3.2.2. Glycosphingolipids as allosteric effectors of the insulin receptor (IR) Another well-studied example of glycosphingolipids acting as allosteric effectors is with the IR, which is required for the regulation of insulinmediated metabolic control in animal cells. Employing an in vitro phosphorylation assay and detergent-solubilised IR from B lymphoblast IM9 cells, it was shown that insulin-dependent autophosphorylation of the receptor was fully inhibited in the presence of unbranched neolacto series gangliosides possessing a NeuAc2➝3Gal terminus [55]. Partial inhibition was observed in the presence of GM3 and GD3, but not other gangliosides. Similarly, a correlation between TNF-α-mediated insulin resistance and increased levels of GM3 synthase was reported [56]. The addition of GM3 to adipocytes inhibited autophosphorylation of IR, whereas depletion of GM3 rendered the adipocytes unresponsive to TNF-α-mediated resistance to insulin. In this context, another report described a correlation between GM3 and insulin-mediated signalling, as mice lacking GM3 synthase exhibited a heightened sensitivity to insulin [57]. Further insight into the molecular mechanism of the observed inhibition of IR by GM3 were gained from a detailed study showing that IR localises to two distinct types of microdomains: caveolae through interactions with caveolin-1, and GEMs containing GM3 [58]. Interestingly, the amount of GEM-localised IR is higher in a state of insulin resistance. Again, a lysine residue (Lys956) in proximity of the exoplasmic leaflet appears to influence the association of IR to GEMs. It has been suggested that successful insulin signalling requires the IR to localise to caveolae through interactions with caveolin-1. During a state of insulin resistance, autophosphorylation of IR is inhibited due to its sequestration from caveolae to GEMs.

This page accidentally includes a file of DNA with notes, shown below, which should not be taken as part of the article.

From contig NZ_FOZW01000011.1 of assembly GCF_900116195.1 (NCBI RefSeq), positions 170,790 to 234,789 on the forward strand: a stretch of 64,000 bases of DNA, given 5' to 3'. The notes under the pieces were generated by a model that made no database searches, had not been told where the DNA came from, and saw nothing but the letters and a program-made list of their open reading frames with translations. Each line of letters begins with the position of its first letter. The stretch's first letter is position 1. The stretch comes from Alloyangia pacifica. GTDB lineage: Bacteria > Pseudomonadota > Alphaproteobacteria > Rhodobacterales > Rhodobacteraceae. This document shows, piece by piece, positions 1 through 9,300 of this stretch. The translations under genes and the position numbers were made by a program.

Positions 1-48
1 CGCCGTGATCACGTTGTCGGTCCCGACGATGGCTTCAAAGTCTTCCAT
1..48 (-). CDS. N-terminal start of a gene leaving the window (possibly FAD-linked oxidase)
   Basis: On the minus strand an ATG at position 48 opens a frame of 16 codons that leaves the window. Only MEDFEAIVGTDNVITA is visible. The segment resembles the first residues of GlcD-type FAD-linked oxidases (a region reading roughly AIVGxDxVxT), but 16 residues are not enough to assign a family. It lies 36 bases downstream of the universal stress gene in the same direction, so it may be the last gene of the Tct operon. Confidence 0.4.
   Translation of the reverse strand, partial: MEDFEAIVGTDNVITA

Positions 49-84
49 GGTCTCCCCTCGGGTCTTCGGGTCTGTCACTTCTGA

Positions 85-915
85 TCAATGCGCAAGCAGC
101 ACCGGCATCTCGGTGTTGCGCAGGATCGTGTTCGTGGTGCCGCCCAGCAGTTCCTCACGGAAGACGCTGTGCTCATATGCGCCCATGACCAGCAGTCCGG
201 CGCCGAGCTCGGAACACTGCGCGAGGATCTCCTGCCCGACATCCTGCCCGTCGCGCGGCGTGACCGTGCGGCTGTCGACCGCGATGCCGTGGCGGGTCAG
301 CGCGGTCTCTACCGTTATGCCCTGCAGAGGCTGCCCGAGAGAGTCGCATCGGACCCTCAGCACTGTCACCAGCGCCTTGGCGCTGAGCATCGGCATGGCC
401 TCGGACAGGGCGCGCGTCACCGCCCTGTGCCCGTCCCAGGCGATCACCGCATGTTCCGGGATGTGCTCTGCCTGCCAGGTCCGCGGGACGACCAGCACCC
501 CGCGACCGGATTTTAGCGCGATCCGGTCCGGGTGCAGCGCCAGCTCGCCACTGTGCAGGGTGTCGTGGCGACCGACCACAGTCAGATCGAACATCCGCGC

3.2.3. Other receptors regulated by glycosphingolipids Fibroblast growth factor-2 (FGF-2) is another example of negative regulation of RTKs by glycosphingolipids. It has been shown that a number of glycosphingolipids, including GT1b, GD1b, GM1, GM2, GM3, sulfatide, and galactosylceramide can prevent binding of FGF-2 to its high-affinity FGF receptor, both in a free or cell-associated state [59,60]. In this case, sphingolipids indirectly regulate a RTK by modulating the accessibility of the ligand. In contrast, signalling via nerve growth factor (NGF) and the high-affinity nerve growth factor receptor TrkA provides an example of positive regulation of RTKs by glycosphingolipids (in this case GM1) [61–64]. Although the molecular mechanisms leading to enhanced signalling have not yet been elucidated, it has been suggested that GM1 may stimulate phosphatidylinositol-3-kinase activity [65]. Taken together, several studies have shown that RTKs can be delicately modulated by binding to glycosphingolipids, which can lead to sequestration of the receptors in different types of nano-domains or prevention of receptor dimerisation.